logrealy.cnf

      [ req ]
      default_bits       = 2048
      distinguished_name = req_distinguished_name
      req_extensions     = req_ext
      
      [ req_distinguished_name ]
      countryName                = <COUNTRY>
      stateOrProvinceName        = <STATE>
      localityName               = <CITY>
      organizationName           = <COMPANY_NAME>
      commonName                 = <LOG_RELAY_IP_ADDRESS>
      
      [ req_ext ]
      subjectAltName = @alt_names
      
      [alt_names]
      DNS.1   = <DNS_NAME_1>
      DNS.2   = <DNS_NAME_2>
      DNS.3   = <DNS_NAME_3>

      Fill in the values in angle brackets above with applicable values. For <COUNTRY> us the 2-digit ISO country code. For <STATE>. you can use the 2-digit abbreviation or the full name of your state or province.

      If the IP address of the Log Relay changes frequently or you already use a DNS hostname as the default means of addressing the Log Relay, use the DNS hostname instead of the IP address in <LOG_RELAY_IP_ADDRESS>.

      Add any DNS hostnames that resolve to this Log Relay using the alt_names section of the config. If you're not using any SANs, remove the [alt_names] and [req_ext] sections and remove the
      reference under the [req] section.

      Then use openssl to request the certificate:

      openssl req -new rsa:2048 -key /opt/armor/logrelay.key -nodes -out logrelay.csr -config logrelay.cnf

      Note that you may need to run this command as root as the key is owned by the Log Relay service account.

      After you've generated your CSR and received the certificate from the CA, ensure that it is in PEM format and upload it to your Log Relay machine. Ensure that is accessible to the Log Relay service account.

      Once the file is uploaded and has the correct permissions, update the override environment file to point at the path of the new certificate. Create a file at /etc/sysconfig/armor-logstash.override with the following contents:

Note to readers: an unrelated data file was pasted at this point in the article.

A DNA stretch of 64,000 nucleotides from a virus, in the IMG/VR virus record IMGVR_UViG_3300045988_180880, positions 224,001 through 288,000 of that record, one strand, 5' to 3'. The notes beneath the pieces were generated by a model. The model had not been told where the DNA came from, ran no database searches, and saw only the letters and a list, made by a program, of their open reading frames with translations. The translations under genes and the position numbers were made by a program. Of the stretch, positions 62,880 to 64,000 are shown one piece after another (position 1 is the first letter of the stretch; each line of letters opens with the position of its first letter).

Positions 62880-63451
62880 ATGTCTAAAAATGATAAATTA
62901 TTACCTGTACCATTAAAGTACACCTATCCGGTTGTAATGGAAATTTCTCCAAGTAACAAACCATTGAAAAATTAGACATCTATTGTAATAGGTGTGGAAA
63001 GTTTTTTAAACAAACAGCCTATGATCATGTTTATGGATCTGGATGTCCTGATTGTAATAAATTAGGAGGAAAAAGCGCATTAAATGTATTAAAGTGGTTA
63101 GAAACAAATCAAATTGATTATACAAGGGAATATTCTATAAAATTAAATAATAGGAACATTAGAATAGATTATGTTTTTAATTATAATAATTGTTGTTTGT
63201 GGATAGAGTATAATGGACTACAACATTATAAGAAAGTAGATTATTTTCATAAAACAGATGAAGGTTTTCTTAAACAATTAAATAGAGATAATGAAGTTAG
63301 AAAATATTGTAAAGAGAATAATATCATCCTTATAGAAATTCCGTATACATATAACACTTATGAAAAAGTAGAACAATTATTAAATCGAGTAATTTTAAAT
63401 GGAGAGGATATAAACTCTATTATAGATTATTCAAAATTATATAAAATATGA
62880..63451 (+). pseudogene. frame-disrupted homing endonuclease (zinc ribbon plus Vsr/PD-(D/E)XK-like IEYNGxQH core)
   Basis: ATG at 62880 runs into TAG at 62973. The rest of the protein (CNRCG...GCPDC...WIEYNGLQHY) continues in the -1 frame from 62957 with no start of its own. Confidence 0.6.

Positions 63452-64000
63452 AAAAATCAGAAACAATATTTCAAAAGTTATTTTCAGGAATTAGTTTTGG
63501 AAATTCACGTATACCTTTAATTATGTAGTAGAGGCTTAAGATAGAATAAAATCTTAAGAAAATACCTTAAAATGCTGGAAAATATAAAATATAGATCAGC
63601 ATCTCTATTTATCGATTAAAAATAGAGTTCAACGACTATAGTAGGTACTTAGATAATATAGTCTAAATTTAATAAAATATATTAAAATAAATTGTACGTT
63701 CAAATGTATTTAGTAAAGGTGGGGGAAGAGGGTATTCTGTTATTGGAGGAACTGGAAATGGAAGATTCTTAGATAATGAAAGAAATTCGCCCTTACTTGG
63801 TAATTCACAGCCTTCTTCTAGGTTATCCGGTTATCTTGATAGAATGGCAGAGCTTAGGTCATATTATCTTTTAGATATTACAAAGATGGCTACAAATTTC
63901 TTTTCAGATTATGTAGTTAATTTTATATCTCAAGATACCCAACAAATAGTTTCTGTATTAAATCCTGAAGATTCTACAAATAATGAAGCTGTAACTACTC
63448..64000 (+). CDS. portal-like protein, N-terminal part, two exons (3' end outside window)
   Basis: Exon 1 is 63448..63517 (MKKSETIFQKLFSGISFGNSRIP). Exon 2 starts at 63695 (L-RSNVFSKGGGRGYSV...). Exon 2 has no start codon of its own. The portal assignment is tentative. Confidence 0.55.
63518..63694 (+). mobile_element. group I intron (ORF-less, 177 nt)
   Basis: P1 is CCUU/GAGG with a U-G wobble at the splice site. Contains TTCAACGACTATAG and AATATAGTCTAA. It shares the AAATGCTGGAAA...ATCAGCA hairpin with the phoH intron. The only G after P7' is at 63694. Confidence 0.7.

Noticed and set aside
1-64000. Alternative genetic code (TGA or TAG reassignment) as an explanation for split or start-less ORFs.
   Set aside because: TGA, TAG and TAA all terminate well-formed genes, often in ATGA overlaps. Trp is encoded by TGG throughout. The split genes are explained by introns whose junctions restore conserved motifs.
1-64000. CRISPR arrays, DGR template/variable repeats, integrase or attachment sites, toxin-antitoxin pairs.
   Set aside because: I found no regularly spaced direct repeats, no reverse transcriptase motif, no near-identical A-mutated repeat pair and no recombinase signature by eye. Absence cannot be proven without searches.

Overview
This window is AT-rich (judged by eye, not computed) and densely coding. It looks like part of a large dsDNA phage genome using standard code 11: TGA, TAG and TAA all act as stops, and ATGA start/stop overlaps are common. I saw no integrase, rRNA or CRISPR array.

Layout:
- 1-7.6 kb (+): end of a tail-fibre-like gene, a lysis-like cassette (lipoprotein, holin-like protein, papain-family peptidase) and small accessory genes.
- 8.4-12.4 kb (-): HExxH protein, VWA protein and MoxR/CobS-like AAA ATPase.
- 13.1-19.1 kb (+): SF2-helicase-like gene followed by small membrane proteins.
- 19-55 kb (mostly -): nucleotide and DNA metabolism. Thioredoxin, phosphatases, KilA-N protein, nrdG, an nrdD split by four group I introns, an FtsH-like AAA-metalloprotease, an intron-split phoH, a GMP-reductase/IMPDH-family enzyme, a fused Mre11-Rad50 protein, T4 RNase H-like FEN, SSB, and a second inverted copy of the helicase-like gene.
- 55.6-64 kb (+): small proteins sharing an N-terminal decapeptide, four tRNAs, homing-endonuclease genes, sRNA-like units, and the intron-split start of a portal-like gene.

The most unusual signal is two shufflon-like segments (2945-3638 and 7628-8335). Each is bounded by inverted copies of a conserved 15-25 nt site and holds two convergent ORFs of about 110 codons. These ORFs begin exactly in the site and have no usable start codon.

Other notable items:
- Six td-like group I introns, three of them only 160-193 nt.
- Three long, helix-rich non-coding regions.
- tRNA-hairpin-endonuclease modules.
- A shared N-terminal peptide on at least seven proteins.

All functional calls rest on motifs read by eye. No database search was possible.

ARMOR_LOGSTASH_SSL_CERT='/path/to/cert.pem'

      If you used a key other than the one included with the Log Relay, you can specify it in this file as well:

      ARMOR_LOGSTASH_SSL_KEY='/path/to/private.key'

      Note that this key must not have a password and be in PKCS8 format. You can use file permissions and/or selinux policies to protect the key.

      After creating or updating these configuration files, restart the Log Relay service:

      sudo systemctl restart armor-logstash.service
  9. In TenantId, enter your Armor account number.
    1. This can be found in the Account Overview section of your AMP account.
  10. In TrafficType, select the type of traffic to log:
    1. ALL - Capture all traffic (default); recommended
    2. Accept - Capture the VPC accepted traffic
    3. Reject - Capture the VPC rejected traffic  
  11. In 

    • Select all VPC IDs for this account (within the account's region) that you would like to ingest. 

  12. Click Next

  13. Click Next
  14. At the bottom of the screen, mark the box to accept the terms, and then click Create.
  15. (Optional) Click the Refresh button to see the status of the stack creation. 



  16. You can verify that the stack was created successfully on the Resources tab.


Verify Connection in AMP


  1. In the Armor Management Portal (AMP), in the left-side navigation, click Security
  2. Click Log & Data Management, and then select Search.
  3. In the Source column, review the source name to locate the newly created AWS VPC Flow Log remote log source.
    1. In the search field, you can also enter the AWS acccount ID to locate AWS VPC Flow Log messages.


Edit a Stack 


This section only applies to single stacks, not stack sets. 

Currently, Armor's AWS CloudFormation template does not support updates. If you want to update your stack, then you must delete the remote log source, and then create a new one with your desired updates.